The apparition in Jerusalem (2 Macc 5:1-5:4)

“About this time, King Antiochus made his second invasion of Egypt. It happened that, for almost forty days, there appeared over all the city golden-clad cavalry charging through the air, in companies fully armed with lances and drawn swords. These troops of cavalry had drawn up. There were attacks and counterattacks made on this side and on that side. There were brandishing of shields, massing of spears, hurling of missiles, the flash of golden trappings, and armor of all kinds. Therefore everyone prayed that the apparition might prove to have been a good omen.”

There is some confusion about the 1st and 2nd invasion of King Antiochus IV into Egypt. The first attack would have been in 170 BCE when he conquered Egypt, but left it with a puppet government in order to please Rome. In 168 BCE, 2 years later, he invaded again. Once again, the Roman legate told him to stop. He drew a line in the sand. If he went beyond that, Rome would declare war on the Seleucid dynasty. Was this simply 2 phases of the same war or 2 wars? At this time there was some kind of apparition that lasted 40 days in Jerusalem. People saw golden clad cavalry fighting with shields, spears, and armor. Everyone was hoping that this was a good omen.

The punishment of Heliodorus (2 Macc 3:24-3:28)

“When Heliodorus arrived at the treasury with his bodyguard, then and there the Sovereign of spirits and of all authority caused so great a manifestation that all who had been so bold as to accompany him were astounded by the power of God. They became faint with terror. There appeared to them a magnificently caparisoned horse, with a rider of frightening mien. It rushed furiously at Heliodorus and struck at him with its front hoofs. Its rider was seen to have armor and weapons of gold. Two young men also appeared to him, remarkably strong, gloriously beautiful and splendidly dressed. They stood on each side of him and scourged him continuously, inflicting many blows on him. When he suddenly fell to the ground and deep darkness came over him, his men took him up. They put him on a stretcher and carried him away. This man who had just entered the aforesaid treasury, with a great retinue and his bodyguard, was now unable to help himself. They recognized clearly the sovereign power of God.”

When Heliodorus arrived at the Temple treasury with his bodyguards, he was met by a heavenly manifestation or apparition that showed the power of God. He became faint. Appearing to him was a horse and rider who kicked him. This golden armored rider had 2 other strong, beautifully dressed men to whip him on each side until he fell to the ground. Finally they took him away on a stretcher as he was unable to help himself. This was a show of strength of the sovereign God. To what extent they were real men or not, we do not know, but the effect was real on Heliodorus.

Jonathan is buried in a tomb in Modein (1 Macc 13:25-13:30)

“Simon sent and took the bones of his brother Jonathan. They buried him in Modein, the city of his ancestors. All Israel bewailed him with great lamentation. They mourned for him many days. Simon built a monument over the tomb of his father and his brothers. He made it high so that it might be seen, with polished stone at the front and back. He also erected seven pyramids, opposite one another, for his father and mother and four brothers. For the pyramids he devised an elaborate setting, erecting about them great columns. On the columns he put suits of armor for a permanent memorial. Beside the suits of armor, he carved ships, so that they could be seen by all who sail the sea. This is the tomb which he built in Modein. It remains to this day.”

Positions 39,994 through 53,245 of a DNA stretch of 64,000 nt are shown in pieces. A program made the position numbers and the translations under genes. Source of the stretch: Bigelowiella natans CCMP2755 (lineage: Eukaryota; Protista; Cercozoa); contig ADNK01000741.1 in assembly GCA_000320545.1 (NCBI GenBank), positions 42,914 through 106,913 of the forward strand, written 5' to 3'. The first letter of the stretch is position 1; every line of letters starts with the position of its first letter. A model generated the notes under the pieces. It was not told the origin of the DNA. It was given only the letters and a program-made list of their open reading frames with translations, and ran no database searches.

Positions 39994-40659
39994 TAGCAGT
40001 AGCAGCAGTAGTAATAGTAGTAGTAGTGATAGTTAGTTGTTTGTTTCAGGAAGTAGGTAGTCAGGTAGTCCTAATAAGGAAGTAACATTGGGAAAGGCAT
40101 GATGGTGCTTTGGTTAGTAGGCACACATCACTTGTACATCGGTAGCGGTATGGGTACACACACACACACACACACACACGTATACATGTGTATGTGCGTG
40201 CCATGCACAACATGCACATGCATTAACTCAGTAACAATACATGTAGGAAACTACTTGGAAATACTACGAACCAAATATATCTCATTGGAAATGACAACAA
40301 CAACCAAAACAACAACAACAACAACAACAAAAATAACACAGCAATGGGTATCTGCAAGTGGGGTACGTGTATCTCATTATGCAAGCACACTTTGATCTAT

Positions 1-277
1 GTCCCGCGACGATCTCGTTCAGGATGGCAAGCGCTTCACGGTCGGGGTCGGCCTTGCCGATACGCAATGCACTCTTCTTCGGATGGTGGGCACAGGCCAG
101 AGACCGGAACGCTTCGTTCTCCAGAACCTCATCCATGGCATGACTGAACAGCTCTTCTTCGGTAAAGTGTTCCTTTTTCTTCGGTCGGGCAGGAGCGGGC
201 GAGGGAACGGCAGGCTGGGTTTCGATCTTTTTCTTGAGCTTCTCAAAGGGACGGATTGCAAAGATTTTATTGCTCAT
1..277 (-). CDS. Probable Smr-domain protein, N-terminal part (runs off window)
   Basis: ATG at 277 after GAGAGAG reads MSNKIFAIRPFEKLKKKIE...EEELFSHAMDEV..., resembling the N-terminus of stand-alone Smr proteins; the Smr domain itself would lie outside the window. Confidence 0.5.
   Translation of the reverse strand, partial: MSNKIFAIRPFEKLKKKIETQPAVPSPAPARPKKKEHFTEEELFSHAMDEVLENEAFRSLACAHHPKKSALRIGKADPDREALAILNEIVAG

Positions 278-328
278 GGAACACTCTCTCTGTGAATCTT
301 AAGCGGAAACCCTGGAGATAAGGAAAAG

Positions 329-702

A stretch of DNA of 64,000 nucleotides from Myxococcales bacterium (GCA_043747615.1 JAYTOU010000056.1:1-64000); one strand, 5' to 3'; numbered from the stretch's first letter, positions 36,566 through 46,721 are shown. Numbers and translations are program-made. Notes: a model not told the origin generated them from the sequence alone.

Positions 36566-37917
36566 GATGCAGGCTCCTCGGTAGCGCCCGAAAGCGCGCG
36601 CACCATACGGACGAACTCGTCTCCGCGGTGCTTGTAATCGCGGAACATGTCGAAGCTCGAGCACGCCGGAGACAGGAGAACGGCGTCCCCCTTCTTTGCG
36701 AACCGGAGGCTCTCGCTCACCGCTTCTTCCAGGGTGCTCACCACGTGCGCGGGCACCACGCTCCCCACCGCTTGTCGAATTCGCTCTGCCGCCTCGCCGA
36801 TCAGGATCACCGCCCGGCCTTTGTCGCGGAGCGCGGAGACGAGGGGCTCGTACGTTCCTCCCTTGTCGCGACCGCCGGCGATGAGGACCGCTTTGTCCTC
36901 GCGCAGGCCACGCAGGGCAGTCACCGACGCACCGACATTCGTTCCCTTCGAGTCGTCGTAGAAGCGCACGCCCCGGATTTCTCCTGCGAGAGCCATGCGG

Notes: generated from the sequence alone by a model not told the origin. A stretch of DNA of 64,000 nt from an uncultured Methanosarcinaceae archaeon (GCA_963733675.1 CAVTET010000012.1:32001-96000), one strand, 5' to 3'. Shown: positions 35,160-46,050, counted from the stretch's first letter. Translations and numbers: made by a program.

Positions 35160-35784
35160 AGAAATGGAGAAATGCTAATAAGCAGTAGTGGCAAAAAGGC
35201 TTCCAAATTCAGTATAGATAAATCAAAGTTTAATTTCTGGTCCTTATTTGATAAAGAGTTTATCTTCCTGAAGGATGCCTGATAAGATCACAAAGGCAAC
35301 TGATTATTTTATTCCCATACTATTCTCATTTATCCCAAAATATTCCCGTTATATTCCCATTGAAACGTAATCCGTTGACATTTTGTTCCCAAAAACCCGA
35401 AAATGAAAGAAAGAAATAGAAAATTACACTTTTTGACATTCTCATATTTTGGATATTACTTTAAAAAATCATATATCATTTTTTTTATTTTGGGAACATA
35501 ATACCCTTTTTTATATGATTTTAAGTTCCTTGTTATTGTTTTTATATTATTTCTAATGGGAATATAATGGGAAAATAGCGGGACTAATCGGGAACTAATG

Simon had the bones of his brother brought back to Modein, where the rest of his family was buried. There was great bewailing, mourning, and lamentations over the death of Jonathan. However, Simon built a special monument to his family. He built 7 pyramids for his parents and his siblings. He also built great columns with suits of armor and carved ships. This giant tomb could not be seen from the sea, but it was meant as a memorial for those who do sail the seas. However, they did have a sea port in Joppa. This great monument certainly existed at the time of the biblical author of this book.

Judas and his men see the camp of Gorgias (1 Macc 4:6-4:11)

“At daybreak, Judas appeared in the plain with three thousand men. However, they did not have armor and swords as much as they desired. They saw the camp of the gentiles, strong and fortified, with cavalry all around it. These men were trained in war. But Judas said to those who were with him.

‘Do not fear their numbers!

Do not be afraid when they charge!

Remember how our ancestors were saved at the Red Sea.

When Pharaoh with his forces pursued them?

Now let us cry to heaven,

To see whether he will favor us

Whether he will remember his covenant with our ancestors?

Will he crush this army before us today?

Then all the gentiles will know

That there is one who redeems and saves Israel.’”

Judas appeared on the plain with 3,000 of his men that did not have armor or swords. They saw the camp of Gorgias with the cavalry surrounding it. Judas then encouraged his troops. He told them not to fear the numbers of the enemy. He told them to remember what happened at the Red Sea when Pharaoh was pursuing their ancestors. He wanted them to cry to heaven to seek the favor of God. Notice he always speaks about heaven and not the God of their ancestors. God would remember his covenant with them and thus redeem and save Israel from the gentiles.